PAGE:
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ClassicsOnline Home » MORTENSEN, O.: Vocal Music
By David Denton
Born in Copenhagen in 1907, Otto Mortensen studied piano and organ, only moving to composition later in life, the vocal music that occupied the bulk of his output becoming a favourite among Danish choirs. He belonged to the group of composer who saw the disaffection of concert audiences in the 1930s to the ‘modernist’ movement, and decided to reconnect with melodic music that would be more easily understood. Much of his later life was given to teaching at the Royal Danish Academy and Aarhus University. The present disc is largely devoted to solo songs composed in the 1930s and 40s and were subsequently gathered together in cycles. Occasionally funny, they mainly talk of love and the sadness that it brings, and I wish there had been more hints of happiness to balance out the sombre aspects. They are performed by two very differing singers: the silvery soprano, Signe Asmussen, concentrating on her very beautiful tonal quality with words left to look after themselves, while the tenor, Jakob Naeslund Madsen, takes the diametrically opposite view. The contrast works well, and they share the exceptionally fine and well balanced accompaniment of Christen Stubbe Teglbjaerg. When Mortensen moves from his prevailing sadness in Signorina! Tag mine roser from 10 Danish Songs and Adventures of Isobel there is an infectious joy to the music. I equally enjoyed the six songs taken from 10 Songs to Texts by Nordic Poems, with the intense beauty of Til varen (To Spring). The sound is excellent.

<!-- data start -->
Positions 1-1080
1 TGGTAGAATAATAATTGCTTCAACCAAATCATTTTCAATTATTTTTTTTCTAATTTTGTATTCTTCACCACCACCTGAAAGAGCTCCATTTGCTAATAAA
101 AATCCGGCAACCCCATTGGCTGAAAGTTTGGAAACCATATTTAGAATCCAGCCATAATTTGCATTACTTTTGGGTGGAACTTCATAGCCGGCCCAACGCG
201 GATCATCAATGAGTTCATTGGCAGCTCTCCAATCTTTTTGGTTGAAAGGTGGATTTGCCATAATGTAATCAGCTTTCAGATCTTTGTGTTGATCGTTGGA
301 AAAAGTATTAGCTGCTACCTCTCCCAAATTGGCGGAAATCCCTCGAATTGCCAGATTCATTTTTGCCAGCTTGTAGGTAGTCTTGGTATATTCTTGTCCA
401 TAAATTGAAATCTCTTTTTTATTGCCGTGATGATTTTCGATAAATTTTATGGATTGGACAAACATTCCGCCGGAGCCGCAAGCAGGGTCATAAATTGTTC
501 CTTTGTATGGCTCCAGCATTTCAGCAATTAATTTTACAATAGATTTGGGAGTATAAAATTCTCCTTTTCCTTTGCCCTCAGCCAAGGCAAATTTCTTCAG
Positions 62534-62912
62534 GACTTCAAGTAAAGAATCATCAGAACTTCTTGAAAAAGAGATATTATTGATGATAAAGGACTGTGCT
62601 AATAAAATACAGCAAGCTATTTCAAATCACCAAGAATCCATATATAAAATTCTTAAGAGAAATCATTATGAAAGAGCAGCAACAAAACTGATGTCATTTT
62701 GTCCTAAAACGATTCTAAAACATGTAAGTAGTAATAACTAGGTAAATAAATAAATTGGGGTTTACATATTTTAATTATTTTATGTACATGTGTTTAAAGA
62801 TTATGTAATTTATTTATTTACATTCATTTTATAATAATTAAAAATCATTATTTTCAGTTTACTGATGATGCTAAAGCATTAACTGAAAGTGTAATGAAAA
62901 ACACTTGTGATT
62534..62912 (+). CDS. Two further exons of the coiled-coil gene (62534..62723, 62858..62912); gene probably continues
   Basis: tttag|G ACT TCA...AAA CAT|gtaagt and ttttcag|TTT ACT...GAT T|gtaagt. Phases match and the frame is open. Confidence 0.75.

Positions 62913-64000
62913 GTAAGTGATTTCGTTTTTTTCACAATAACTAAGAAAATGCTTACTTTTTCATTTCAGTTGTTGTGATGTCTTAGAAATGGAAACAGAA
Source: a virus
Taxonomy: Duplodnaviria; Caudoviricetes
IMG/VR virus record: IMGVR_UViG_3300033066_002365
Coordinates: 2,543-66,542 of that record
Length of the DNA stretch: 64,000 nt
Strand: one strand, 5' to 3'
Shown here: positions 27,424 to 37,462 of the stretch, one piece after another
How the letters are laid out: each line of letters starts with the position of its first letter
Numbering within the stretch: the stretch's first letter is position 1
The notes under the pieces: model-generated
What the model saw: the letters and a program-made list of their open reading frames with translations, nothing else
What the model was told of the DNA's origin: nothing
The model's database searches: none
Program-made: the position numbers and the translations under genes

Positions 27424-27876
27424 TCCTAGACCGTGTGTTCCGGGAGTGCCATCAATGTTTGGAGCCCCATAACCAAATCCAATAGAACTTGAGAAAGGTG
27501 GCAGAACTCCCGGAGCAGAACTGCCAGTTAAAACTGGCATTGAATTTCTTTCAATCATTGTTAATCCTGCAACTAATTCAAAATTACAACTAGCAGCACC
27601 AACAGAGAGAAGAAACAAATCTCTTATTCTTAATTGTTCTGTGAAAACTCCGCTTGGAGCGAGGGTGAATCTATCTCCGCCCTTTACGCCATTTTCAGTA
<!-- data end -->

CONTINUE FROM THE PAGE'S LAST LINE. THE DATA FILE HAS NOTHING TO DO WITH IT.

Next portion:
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MORTENSEN, O.: Vocal Music